A nonprofit student loan consumer group has filed a lawsuit against the Consumer Financial Protection Bureau alleging it has manipulated federal policy and failed in its duty to regulate companies that service student loans. The lawsuit also names the Department of Education.
Student Debt Crisis alleged that negligence in government supervision has created such a mess that it is getting overrun with calls from people who need help.
“We are suing the Department of Education and the CFPB because they are not doing their jobs,” said Natalia Abrams, the founder of Student Debt Crisis.
“Failure by loan servicers to comply with legal requirements can add significant costs to individual borrowers,” the lawsuit states. “Supervision by an independent financial regulator is therefore a crucial component of a well-functioning student loan market.” The lawsuit alleges that the CFPB’s conduct is a violation of the Administrative Procedures Act.
Student Debt Crisis alleges three particularly egregious abuses. First, the lawsuit alleges that CFPB Director Kathy Kraninger has failed to assert authority over all student loans. According to the complaint, “In September 2018, then-acting CFPB Director Mick Mulvaney announced a New Supervision Rule and stated publicly that Dodd-Frank limited the CFPB’s supervisory authority to private student loans and that the CFPB would not be responsible for issues related to servicing federal student loans.” Student Debt Crisis claims this is not an accurate reading of Dodd-Frank.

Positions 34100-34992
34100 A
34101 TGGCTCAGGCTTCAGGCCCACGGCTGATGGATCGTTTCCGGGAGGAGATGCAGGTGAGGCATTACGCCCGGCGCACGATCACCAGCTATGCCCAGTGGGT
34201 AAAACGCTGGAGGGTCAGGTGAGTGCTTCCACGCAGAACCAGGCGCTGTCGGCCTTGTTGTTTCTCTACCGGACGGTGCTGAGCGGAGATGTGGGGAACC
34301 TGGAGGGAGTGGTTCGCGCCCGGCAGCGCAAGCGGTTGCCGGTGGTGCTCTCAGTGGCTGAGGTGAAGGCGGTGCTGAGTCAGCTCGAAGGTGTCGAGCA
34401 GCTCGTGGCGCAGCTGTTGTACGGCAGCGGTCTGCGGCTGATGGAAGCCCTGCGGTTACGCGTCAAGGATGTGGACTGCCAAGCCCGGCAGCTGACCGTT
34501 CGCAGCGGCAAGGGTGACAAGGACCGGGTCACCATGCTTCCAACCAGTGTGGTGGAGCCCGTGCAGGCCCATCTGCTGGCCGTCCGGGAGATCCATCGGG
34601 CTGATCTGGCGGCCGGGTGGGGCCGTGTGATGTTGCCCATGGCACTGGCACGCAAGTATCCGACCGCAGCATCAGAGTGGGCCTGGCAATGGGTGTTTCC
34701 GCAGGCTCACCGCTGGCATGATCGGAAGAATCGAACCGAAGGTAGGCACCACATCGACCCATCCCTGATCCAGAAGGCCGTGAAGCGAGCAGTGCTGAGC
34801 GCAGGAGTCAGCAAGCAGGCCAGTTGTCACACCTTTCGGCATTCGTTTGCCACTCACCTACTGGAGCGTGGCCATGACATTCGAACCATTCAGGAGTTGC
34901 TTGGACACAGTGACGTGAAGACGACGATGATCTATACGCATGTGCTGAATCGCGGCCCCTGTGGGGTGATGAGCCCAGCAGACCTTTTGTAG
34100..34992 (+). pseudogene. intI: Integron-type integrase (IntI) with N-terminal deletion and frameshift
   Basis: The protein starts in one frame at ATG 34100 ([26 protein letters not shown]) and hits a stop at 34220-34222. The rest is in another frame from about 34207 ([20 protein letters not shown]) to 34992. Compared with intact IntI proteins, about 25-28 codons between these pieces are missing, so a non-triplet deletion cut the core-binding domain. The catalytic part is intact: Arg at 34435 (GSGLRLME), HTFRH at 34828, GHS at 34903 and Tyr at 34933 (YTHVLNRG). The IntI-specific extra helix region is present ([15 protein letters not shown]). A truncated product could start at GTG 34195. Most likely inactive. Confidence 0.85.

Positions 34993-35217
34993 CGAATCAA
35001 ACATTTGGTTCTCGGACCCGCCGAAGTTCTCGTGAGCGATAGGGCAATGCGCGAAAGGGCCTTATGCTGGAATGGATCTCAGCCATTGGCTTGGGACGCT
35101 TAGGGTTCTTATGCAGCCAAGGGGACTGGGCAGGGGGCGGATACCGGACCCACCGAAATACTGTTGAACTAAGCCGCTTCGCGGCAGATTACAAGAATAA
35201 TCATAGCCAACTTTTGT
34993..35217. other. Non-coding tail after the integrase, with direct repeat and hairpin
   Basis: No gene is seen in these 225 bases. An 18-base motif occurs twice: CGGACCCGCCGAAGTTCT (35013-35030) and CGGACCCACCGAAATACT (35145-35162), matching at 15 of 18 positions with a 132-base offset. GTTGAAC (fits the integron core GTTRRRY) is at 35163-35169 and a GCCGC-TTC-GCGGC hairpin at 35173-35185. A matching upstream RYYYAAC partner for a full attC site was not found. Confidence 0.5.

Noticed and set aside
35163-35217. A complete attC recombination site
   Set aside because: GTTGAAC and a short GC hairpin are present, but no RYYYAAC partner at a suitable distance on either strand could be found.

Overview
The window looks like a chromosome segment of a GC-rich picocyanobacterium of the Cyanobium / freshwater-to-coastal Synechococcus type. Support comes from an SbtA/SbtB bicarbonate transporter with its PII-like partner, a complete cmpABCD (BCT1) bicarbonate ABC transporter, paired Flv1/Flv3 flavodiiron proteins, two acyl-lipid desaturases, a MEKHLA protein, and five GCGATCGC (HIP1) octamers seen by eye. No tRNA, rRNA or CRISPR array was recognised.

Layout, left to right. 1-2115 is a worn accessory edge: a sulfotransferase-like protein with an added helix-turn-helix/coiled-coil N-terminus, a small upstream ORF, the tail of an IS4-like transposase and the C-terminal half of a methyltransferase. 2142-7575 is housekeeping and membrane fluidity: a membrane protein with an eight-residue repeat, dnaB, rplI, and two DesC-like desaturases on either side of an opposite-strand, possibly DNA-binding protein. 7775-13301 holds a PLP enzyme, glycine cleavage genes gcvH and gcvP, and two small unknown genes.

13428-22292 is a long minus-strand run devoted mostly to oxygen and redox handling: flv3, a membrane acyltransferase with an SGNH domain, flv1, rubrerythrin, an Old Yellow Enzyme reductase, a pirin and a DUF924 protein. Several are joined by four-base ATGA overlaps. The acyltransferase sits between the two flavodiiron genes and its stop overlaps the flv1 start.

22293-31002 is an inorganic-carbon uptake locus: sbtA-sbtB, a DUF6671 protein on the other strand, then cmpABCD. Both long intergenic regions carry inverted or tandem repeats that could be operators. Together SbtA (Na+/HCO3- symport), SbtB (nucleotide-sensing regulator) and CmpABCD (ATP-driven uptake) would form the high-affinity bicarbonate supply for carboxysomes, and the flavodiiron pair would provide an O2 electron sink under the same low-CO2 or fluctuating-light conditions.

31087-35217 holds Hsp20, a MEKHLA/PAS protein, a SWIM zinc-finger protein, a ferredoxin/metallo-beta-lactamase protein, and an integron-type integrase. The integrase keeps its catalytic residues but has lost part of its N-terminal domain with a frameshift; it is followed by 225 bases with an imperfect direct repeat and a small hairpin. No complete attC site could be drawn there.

Second, the complaint states that Kraninger hired an industry insider, Robert Cameron, to fill the role of student loan ombudsman, the office that oversees student loan servicers. Prior to his appointment to the CFPB, Cameron was a top lawyer for one of the country’s largest student loan servicers. Presidential hopeful Sen. Elizabeth Warren (D-Mass.) has called the appointment of Cameron “an outrageous slap in the face to student loan borrowers across the country.”
Third, the complaint is critical of the CFPB’s management of the Public Service Loan Forgiveness program, which promises firefighters, public defenders, teachers, people who work at nonprofits and others that if they make payments for 10 years, the remainder of their federal student loans will be forgiven.
Congress created the program in 2007 to encourage people to work in public service jobs that are often lower-paying than other careers. The Department of Education’s own accounting shows that 99 percent of people who have applied for loan forgiveness have been rejected.